Poised for potential

Revere wants to spend millions of dollars on building new public buildings. The good news for the beachfront city with — not one, not two, but three mega development sites — is that there is abundant opportunity in Revere for generating new property tax revenue.

Revere Beach has already ignited a development resurgence with multi-unit residential projects newly opened or under construction. New projects are sliding down the development pipeline with Monday’s City Council agenda including a communication from a hotel builder to increase the project from 132 to 160 rooms to be built at 245 Revere Beach Parkway.

There are lots of communities, including neighboring ones, that would love to be in Revere’s shoes with developers itching to build hotels and planners and architects eyeing giant parcels like Suffolk Downs, the former Wonderland Greyhound Park, and, possibly, the NECCO site.

Communities like Revere that can afford to build big can also afford to think big. Revere is doing just that with councilors holding a preliminary discussion on the feasibility of building a new high school in the Cooledge Street housing complex “while simultaneously building apartment style housing for current and future residents.”

Not to be outdone by forward-thinking local educators, city public safety and public works officials want the city to spend money on new facilities.

These items for discussion on the council agenda may never lead to actual designs, much less shovels in the ground. But councilors and residents who sat in City Hall 14 years ago when the Eurovest project on Ocean Avenue was first proposed heard and saw plenty of critics say, “No one is going to spend development dollars locally in this real estate market.”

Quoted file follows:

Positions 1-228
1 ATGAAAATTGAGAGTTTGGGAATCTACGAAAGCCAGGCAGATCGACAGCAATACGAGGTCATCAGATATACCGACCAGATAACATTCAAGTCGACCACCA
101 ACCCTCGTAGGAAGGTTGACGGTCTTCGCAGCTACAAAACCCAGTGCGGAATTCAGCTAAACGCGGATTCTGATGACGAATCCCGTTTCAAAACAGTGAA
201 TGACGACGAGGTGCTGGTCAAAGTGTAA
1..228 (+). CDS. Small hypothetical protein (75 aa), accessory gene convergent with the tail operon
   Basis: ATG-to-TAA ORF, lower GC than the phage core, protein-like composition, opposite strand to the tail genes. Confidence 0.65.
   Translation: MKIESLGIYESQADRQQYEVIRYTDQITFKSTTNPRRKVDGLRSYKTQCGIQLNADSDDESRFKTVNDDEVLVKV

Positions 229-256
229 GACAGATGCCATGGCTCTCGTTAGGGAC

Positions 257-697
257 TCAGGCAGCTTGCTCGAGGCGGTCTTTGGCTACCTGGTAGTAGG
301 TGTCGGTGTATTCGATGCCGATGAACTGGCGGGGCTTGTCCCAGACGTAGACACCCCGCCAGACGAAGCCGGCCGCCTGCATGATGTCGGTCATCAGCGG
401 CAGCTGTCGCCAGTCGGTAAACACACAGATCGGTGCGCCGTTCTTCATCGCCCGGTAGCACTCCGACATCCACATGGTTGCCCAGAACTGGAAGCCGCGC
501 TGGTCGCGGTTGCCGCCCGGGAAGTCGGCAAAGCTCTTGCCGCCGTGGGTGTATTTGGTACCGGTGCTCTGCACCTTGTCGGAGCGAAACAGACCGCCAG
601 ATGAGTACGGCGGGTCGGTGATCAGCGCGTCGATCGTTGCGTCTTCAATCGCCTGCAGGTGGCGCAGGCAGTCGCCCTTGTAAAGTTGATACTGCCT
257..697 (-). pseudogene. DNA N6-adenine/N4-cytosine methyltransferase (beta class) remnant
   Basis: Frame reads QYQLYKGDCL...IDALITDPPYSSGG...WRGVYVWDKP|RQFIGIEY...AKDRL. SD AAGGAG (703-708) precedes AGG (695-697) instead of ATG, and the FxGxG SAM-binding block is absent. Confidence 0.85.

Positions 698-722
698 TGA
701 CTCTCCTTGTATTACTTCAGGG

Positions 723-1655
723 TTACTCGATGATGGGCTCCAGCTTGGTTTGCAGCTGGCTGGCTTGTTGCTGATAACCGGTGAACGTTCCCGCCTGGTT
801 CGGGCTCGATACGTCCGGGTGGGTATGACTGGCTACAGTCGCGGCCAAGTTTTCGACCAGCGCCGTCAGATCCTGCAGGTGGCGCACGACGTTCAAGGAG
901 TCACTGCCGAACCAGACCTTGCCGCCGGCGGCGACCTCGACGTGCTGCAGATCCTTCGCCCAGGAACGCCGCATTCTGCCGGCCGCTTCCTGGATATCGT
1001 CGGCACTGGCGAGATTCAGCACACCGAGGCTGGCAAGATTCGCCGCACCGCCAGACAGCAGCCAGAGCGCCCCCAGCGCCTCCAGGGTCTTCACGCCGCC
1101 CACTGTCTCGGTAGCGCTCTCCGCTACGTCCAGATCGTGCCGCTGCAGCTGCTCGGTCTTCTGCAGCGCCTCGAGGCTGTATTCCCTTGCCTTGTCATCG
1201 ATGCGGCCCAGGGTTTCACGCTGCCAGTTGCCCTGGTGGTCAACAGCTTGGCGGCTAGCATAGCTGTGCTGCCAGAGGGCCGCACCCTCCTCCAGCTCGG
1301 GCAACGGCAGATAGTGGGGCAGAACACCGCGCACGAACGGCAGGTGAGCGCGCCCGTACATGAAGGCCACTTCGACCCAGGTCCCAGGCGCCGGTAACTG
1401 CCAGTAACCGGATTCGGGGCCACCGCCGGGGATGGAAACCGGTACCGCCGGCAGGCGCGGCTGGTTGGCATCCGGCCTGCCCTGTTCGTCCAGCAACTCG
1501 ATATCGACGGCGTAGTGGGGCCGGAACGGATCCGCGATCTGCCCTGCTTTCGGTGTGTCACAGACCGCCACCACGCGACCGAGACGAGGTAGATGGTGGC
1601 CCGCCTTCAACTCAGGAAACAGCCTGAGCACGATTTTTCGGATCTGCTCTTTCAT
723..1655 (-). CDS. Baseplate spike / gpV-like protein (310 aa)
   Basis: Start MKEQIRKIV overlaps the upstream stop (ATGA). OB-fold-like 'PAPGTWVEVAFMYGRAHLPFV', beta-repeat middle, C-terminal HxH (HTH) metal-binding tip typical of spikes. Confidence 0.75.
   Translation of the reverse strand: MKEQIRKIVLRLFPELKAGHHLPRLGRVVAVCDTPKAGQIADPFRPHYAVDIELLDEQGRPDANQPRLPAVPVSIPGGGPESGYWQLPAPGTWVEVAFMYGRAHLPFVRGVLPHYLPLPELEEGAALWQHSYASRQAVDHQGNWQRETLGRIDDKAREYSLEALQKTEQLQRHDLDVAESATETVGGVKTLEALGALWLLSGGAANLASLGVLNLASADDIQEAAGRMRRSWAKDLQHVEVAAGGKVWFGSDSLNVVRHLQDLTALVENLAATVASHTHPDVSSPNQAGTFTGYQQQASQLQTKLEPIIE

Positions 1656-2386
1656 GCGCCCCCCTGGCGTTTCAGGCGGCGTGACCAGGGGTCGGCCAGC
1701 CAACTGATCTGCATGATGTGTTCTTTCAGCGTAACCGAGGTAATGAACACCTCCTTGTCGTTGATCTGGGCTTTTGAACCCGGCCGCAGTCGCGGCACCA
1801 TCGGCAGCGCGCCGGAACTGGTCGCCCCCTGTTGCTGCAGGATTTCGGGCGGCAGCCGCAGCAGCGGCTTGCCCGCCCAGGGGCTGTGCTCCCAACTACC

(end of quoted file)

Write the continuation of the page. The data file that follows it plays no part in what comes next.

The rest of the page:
The march of time and a changing real estate landscape proved the critics wrong and demonstrated that there is no such thing as thinking too big in Revere. A new high school — even if it isn’t linked to new housing construction — is a realistic goal in a city that since 2006 has seen two middle schools and a handful of new, state-of-the-art elementary schools built.

Revere has enjoyed supercharged support from the state Legislature when it comes to building one new school after the other, beginning with the Whelan Elementary and Susan B. Anthony schools complex.

Modernized schools are a strong selling point for residents considering a move to Revere or children of Revere residents mulling whether to stay in or leave their hometown. Modern schools also counterbalance elected officials’ concerns about accelerating residential development placing too big a burden on the local public education system.

Future plans for Revere’s former racetracks have yet to fully materialize but their potential to add an entirely new dimension to local development looms on the horizon. With its panoramic view of the Boston skyline and straight shot by highway or rapid transit to Boston and Logan International Airport, Revere is poised to redefine the word “potential.”

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